Is Rod Lurie’s Straw Dogs The Worst Film of 2011?


It’s probably a bit too early to answer that question.  After all, we’ve still got 3 months left to go in the year and Roland Emmerich’s take on Shakespeare (a.k.a. Anonymous) hasn’t been released yet.  So, no, Rod Lurie’s remake of Straw Dogs cannot be called the worst film of 2011 yet.  Instead, it’s just the worst film so far.

Straw Dogs is a remake of the 1971 Sam Peckinpah film.  In the Peckinpah film, David Sumner (played by Dustin Hoffman) is a pacifist who, upon moving to the childhood home of his wife Amy (Susan George), is repeatedly harassed by the locals until he finally takes his very brutal revenge.  It’s a flawed and uneven film that still carries quite a punch.  I wouldn’t say I’ve ever enjoyed watching Peckinpah’s Straw Dogs but it’s undeniably powerful film.  As for the remake, Peckinpah has been replaced with Rod Lurie, Hoffman by James Marsden, and Susan George’s controversial character is now played by Kate Bosworth.  None of these changes are for the better.

Lurie’s version of Straw Dogs almost slavishly follows the plot of the original.  He’s made just a few changes and none of those changes are for the better.  The most obvious change is that, while the first Straw Dogs took place in rural England, Lurie’s version takes place in Mississippi.  It’s pretty easy to guess Lurie’s logic here.  Lurie, after all, previously created the television show Commander-in-Chief in which President Geena Davis heroically struggled to save the nation from fundamentalists with Southern drawls.  Lurie’s vision of Mississippi is some sort of Blue State nightmare where everyone drives a pickup truck, goes to church, cheers at football games, and makes supportive comments regarding the War in Iraq.  In the original Straw Dogs, David Sumner is a truly a stranger in a strange land, an American who doesn’t realize just how out-of-place he is in rural England.  In the remake, David Sumner is just a guy on vacation from the West Coast.  He really has no excuse for being quite as dense as he is when it comes to not pissing off the locals.  By changing the locale, Rod Lurie essentially just makes his film into yet another example of Yankee paranoia.  This wouldn’t be such a problem except that Lurie seems to be taking it all so seriously.  He really seems to feel that he’s making a legitimate contribution to the whole Red State/Blue State divide.  Watching the film, I had to wonder if Rod Lurie truly believed that it’s impossible to get a cell phone signal in Mississippi. 

The other big difference is that in Lurie’s version, David Sumner is no longer a mathematician.  Instead, he’s now a Hollywood screenwriter who is apparently working on an epic screenplay about the Battle of Stalingrad.  (“I figured out a way to get Khrushchev in on the action!” he says at one point.)  To be honest, David’s screenplay sounds kinda boring and it’s hard not to sympathize with the “hillbilly rednecks,” (as David calls them) who ask him why anybody would want to watch his movie.  (The rednecks also ask him if he thinks that God had anything do with the Battle of Stalingrad.  Speaking as a nonbeliever, I have to say that this film was almost hilariously paranoid about any sort of religious belief.)  Part of the power of the first Straw Dogs came from the fact that David was an academic.  He was a man whose life was about theory and that made it all the more shocking to see him explode into action.  It also explained his non-existent social skills, because he was, after all, the product of a very insular, intellectual existence.  However, in the remake, David just becomes a condescending jerk who’s working on a screenplay for a film that most viewers would have little interest in actually sitting through.  (Add to that, it was hard not to feel that this new David was just Rod Lurie’s Mary Sue.)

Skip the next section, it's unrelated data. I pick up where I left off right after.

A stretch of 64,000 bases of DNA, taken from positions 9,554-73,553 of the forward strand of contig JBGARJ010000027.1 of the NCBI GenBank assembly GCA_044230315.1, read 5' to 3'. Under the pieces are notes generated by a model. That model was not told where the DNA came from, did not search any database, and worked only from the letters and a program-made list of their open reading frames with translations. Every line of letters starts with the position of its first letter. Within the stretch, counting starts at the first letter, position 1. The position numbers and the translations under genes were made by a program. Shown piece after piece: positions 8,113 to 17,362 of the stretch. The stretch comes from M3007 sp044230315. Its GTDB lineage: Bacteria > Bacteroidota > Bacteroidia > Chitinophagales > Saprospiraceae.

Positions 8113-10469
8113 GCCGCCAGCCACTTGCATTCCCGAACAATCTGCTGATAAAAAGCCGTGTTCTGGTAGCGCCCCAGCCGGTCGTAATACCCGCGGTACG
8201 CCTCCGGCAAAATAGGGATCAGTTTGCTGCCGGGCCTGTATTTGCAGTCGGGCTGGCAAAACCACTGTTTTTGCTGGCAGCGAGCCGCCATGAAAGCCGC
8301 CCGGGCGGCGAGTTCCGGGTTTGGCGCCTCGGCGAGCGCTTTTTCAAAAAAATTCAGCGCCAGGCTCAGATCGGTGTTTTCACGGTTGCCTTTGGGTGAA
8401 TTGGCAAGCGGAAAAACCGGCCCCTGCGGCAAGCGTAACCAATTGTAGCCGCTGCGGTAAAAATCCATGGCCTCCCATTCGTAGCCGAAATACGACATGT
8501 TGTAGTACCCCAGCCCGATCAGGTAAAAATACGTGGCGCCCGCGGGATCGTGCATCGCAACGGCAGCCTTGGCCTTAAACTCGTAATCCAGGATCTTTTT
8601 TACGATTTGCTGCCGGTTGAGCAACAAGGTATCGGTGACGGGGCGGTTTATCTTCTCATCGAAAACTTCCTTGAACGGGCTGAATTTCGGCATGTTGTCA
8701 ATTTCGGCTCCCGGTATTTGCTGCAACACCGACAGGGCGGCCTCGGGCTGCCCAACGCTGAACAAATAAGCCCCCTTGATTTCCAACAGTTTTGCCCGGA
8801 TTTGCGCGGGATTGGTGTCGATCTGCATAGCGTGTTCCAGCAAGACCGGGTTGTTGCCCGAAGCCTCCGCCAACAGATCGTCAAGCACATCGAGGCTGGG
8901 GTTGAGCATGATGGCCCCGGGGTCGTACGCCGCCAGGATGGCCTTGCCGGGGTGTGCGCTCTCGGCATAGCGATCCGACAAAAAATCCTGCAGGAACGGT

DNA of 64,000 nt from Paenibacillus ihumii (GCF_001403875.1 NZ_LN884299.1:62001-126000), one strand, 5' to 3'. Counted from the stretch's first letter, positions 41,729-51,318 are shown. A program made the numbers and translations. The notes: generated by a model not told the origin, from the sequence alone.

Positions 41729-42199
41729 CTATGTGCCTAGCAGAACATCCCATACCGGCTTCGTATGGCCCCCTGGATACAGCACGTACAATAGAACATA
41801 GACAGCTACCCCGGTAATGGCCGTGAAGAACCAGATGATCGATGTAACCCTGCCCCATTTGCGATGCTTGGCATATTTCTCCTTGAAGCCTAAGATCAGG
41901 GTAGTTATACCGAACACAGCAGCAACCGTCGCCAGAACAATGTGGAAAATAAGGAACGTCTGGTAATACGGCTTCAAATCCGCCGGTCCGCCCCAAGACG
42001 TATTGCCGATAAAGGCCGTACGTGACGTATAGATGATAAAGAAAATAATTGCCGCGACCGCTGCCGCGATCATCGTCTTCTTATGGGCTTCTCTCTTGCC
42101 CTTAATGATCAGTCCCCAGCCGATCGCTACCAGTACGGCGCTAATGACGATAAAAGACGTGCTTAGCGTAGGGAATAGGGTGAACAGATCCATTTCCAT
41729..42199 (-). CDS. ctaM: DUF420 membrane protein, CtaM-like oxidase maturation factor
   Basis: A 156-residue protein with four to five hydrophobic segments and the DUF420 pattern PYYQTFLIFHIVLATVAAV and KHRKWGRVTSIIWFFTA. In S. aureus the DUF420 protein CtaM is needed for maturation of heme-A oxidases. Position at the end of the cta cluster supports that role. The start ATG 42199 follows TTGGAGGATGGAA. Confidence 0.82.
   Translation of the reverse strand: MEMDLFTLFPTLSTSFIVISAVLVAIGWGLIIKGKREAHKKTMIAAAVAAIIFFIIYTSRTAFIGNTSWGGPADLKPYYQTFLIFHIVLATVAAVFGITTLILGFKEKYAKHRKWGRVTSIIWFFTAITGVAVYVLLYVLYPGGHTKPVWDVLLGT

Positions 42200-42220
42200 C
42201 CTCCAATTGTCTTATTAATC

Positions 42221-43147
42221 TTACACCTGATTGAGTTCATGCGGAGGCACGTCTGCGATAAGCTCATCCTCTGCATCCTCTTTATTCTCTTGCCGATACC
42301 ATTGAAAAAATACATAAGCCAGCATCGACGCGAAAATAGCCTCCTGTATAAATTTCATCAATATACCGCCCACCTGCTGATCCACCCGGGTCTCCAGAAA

David is in Mississippi because it’s the childhood home of his wife, Amy.  The character of Amy is problematic in both versions of Straw Dogs but, to be honest, I found her character to be even more illogical and insulting in Lurie’s remake.  In the original Straw Dogs, Amy is portrayed as an idiot who flirts with every man she sees, taunts her husband to the point of violence, and (by that film’s logic) puts herself in a situation that leads to her rape.  The character is, in many ways, an insulting stereotype but at least she’s a consistent insulting stereotype.  The remake’s Amy is presented as being a considerably stronger character.  She doesn’t openly flirt with the local rednecks, she and her husband are a lot more obnoxiously lovey dovey, and (as opposed to in the first film), it’s never suggested that she actually enjoys being raped.  Kudos to Lurie for trying to make her a stronger character.  Yet, at the same time, the remake’s Amy still does a lot of the same illogical things as the original Amy.  The original Amy at least had the excuse of being an idiot.  The remake’s Amy just comes across as being an inconsistent, poorly-concieved character.  Eventually, it becomes obvious that director Lurie wasn’t trying to make Amy into a stronger character as much as he was just trying to be politically correct.  (Another thing that the two Amys have in common is that neither one of them wears a bra.  It made sense in the original film because the original Amy was presented as being something of a wannabe flower child.  In the remake, it just comes across as Lurie’s dirty boy excuse to get a peek at Kate Bosworth’s nipples.  Seriously, who goes jogging without a sports bra?)